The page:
Given names: 
Louisa M
Given address: 
Fitzherbert Street
Sheet No: 309
Palmerston North
Manawatu / Horowhenua

Biography contributed by Rachel Baskerville (great-great-granddaughter of Louisa's neice Miriam Ballard)

Aunt Lou was an admired and popular woman in the Manawatū in colonial New Zealand, known as the first Mayoress of Palmerston North, but had suffered the tragedy of two children both dying in infancy. She was very kind to all her nieces and nephews, especially my great grandmother Miriam Ballard. The Te Manawa Museum has a display of her contribution to colonial society as a Suffragist.

Louisa’s mother was Elizabeth Cooze, born 28 January 1802 in Somerset, England. Her father Henry Gregory Buck was born on 6 April 1808, was a miner in Somerset, and he married Elizabeth on 6th October 1833.  His later business as a 'Blacksmith and Whitesmith' in Molesworth Street, Wellington, reflected a miner’s interest in smelting and iron making, integral to blacksmithing. They had three children together in Somerset before emigrating to New Zealand on one of the very early settler migration boats, the Birman. When Henry and Elizabeth Buck arrived in 1842 it appears they settled in Molesworth Street, in Thorndon, Wellington. Louisa Matilda Buck was born on 29 January 1844 in Wellington. She was the last of Elizabeth’s nine children.

Louisa grew up in a busy household with older children. 1865 was the year that Louisa married George Snelson (1837–1901), in the St Paul’s church room in Thorndon (what we now call the 'Old St Pauls' pro-Cathedral was not opened until 1866). George had immigrated to New Zealand, arriving in Wellington on 21st February 1863 aboard the Earl of Windsor. Like his future father-in-law, he worked in the metal and engineering trades, and advertised weekly hardware or newly-arrived items for sale to the early colonial town (William Cable) on Waterloo Quay, Wellington.

Lou Snelson features as a chapter in: Petticoat Pioneers: North Island Women of the Colonial Era: Book Two (1975) by Miriam MacGregor, and this was no doubt drawn upon in The Dictionary of New Zealand Biography (DNZB) entry on the Snelsons by Roger Wigglesworth. But Petticoat Pioneers states Louisa was born in England before emigration, also as stated in her Obituary, but this is not the case. As noted above, she was born in the very early Wellington settlement in 1844.  The Petticoat Pioneers chapter informed a display as illustrated above in the Te Manawa Museum (Palmerston North), and the Library there also holds Louisa’s scrapbook – described by their curator as '310 pages stuffed chock full'.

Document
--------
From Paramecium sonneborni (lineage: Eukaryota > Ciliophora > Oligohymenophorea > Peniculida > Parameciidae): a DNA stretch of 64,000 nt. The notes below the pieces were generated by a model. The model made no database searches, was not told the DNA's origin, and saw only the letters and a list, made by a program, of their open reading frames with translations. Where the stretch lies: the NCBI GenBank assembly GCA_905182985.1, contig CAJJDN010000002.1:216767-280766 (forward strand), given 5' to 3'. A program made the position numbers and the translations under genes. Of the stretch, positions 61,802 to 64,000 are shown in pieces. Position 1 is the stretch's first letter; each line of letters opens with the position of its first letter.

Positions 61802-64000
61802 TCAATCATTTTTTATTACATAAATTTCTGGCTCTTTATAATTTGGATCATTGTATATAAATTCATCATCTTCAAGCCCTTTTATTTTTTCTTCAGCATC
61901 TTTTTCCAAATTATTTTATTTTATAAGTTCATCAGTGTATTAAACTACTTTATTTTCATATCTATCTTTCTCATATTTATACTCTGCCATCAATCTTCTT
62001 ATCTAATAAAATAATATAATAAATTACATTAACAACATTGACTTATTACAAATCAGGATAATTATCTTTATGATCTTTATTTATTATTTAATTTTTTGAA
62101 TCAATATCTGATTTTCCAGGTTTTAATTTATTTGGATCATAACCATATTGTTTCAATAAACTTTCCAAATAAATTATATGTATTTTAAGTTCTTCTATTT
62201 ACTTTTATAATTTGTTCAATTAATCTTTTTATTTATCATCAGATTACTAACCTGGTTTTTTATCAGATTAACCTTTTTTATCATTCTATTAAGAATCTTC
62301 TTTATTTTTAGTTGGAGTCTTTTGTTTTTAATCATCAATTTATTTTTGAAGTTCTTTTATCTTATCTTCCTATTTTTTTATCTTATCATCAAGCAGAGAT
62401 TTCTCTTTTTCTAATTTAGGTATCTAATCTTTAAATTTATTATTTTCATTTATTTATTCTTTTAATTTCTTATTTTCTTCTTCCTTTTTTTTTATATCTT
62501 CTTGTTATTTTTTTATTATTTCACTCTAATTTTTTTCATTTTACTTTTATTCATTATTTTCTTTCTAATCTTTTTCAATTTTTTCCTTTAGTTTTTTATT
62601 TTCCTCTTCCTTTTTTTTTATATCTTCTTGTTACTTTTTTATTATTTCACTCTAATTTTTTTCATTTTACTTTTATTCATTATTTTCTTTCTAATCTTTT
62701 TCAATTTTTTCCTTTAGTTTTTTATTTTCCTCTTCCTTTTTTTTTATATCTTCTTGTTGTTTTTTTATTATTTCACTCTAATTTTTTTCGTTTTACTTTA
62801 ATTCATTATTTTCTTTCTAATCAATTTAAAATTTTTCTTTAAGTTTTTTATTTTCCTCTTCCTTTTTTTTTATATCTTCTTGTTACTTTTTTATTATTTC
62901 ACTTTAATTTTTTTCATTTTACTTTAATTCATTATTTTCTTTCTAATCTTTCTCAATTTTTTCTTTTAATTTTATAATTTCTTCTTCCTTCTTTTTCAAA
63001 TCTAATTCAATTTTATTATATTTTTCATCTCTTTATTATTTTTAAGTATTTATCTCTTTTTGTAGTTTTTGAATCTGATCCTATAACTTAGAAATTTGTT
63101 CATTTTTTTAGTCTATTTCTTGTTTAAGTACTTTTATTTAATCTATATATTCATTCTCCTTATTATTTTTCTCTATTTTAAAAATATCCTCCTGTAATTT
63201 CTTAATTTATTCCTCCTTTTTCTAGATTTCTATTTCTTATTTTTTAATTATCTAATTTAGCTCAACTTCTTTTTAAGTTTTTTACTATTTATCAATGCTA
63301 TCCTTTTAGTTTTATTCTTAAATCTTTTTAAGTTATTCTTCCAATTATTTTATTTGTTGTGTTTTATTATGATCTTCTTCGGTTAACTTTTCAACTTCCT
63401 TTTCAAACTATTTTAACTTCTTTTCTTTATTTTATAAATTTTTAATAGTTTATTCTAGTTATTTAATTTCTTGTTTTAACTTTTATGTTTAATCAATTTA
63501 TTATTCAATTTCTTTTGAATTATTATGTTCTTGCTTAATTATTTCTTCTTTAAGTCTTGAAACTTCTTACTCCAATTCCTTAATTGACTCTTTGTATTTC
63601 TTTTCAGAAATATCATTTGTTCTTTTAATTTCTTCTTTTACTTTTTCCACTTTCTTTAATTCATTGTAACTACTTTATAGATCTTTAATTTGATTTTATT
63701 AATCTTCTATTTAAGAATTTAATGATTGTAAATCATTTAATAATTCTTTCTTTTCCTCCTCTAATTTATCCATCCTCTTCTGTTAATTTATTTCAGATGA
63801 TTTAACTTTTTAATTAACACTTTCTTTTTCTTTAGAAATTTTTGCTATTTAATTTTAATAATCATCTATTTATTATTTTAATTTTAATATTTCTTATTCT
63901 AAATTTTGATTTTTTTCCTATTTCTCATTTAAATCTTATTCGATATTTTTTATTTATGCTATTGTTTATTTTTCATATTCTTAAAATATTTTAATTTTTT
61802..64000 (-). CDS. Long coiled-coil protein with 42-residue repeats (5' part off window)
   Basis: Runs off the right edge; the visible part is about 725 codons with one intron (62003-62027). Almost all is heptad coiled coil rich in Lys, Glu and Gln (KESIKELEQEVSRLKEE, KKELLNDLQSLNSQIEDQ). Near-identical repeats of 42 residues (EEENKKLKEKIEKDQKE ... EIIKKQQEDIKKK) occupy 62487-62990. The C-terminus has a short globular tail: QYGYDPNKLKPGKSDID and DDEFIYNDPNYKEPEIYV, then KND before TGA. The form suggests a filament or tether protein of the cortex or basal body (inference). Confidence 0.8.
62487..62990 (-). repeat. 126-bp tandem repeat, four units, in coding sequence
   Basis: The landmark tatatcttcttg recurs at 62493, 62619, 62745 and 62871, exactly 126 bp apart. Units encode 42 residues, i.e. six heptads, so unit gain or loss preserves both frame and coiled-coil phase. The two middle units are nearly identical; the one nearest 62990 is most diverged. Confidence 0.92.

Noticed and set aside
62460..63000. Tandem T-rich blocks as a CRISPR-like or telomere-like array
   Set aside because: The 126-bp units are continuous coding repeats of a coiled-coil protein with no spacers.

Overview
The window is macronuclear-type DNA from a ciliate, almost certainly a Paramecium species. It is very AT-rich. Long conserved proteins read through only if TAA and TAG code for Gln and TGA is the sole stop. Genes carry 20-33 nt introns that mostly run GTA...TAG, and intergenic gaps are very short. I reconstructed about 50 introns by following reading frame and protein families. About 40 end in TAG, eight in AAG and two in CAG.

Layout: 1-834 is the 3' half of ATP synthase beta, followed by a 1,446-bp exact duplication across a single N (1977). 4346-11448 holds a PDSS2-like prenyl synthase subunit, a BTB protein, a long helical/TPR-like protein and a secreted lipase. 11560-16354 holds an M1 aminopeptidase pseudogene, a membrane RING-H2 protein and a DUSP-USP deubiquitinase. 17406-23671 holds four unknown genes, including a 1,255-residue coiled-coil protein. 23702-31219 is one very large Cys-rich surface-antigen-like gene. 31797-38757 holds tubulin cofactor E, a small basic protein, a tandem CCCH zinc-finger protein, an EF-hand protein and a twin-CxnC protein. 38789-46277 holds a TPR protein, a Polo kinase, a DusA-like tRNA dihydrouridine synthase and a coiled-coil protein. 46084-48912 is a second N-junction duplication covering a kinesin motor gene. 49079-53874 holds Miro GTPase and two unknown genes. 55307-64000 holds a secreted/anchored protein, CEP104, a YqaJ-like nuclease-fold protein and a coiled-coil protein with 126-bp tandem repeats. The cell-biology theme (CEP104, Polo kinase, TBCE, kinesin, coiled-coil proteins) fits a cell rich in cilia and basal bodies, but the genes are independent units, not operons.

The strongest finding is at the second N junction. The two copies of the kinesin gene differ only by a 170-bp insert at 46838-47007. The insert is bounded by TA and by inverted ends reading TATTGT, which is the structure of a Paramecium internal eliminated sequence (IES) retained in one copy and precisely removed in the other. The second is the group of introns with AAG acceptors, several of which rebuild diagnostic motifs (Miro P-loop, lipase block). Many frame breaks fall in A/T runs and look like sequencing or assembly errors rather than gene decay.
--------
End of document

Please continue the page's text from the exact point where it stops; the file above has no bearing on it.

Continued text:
From the DNZB: ‘Louisa Snelson's name was as closely associated as George's with social and religious initiatives in Palmerston North. Anglican Church services were held at their home and store from October 1872, and on 29th September 1875 Louisa laid the foundation stone for All Saints', the first Anglican Church in the town. Louisa was Sunday school teacher there from 1877 and also maintained close contact with Christian Maori at Awapuni. The Snelsons campaigned vigorously to have land set aside for a school in Palmerston North. The couple (more particularly Louisa) led the intensive fund-raising for a public hospital, which opened on 21st November 1893'.

Louisa took a particular interest in the welfare and education of local Māori, and was said to be a fluent speaker of Te Reo Māori. In 1907 she shared in the unveiling of the monument to Rangitane chief Te Peeti Te Aweawe, which stands in The Square in Palmerston North; she had commenced a campaign for the statue in 1890. The photograph of Lou with Peggy Papakura on this website pertains to her ongoing relationship with the local iwi. Hand-written notes by my aunt Diana Highet stated that ‘Mrs Snelson was adopted by the local tribe, by a blood transfusion from the Rangitāne in 1879’.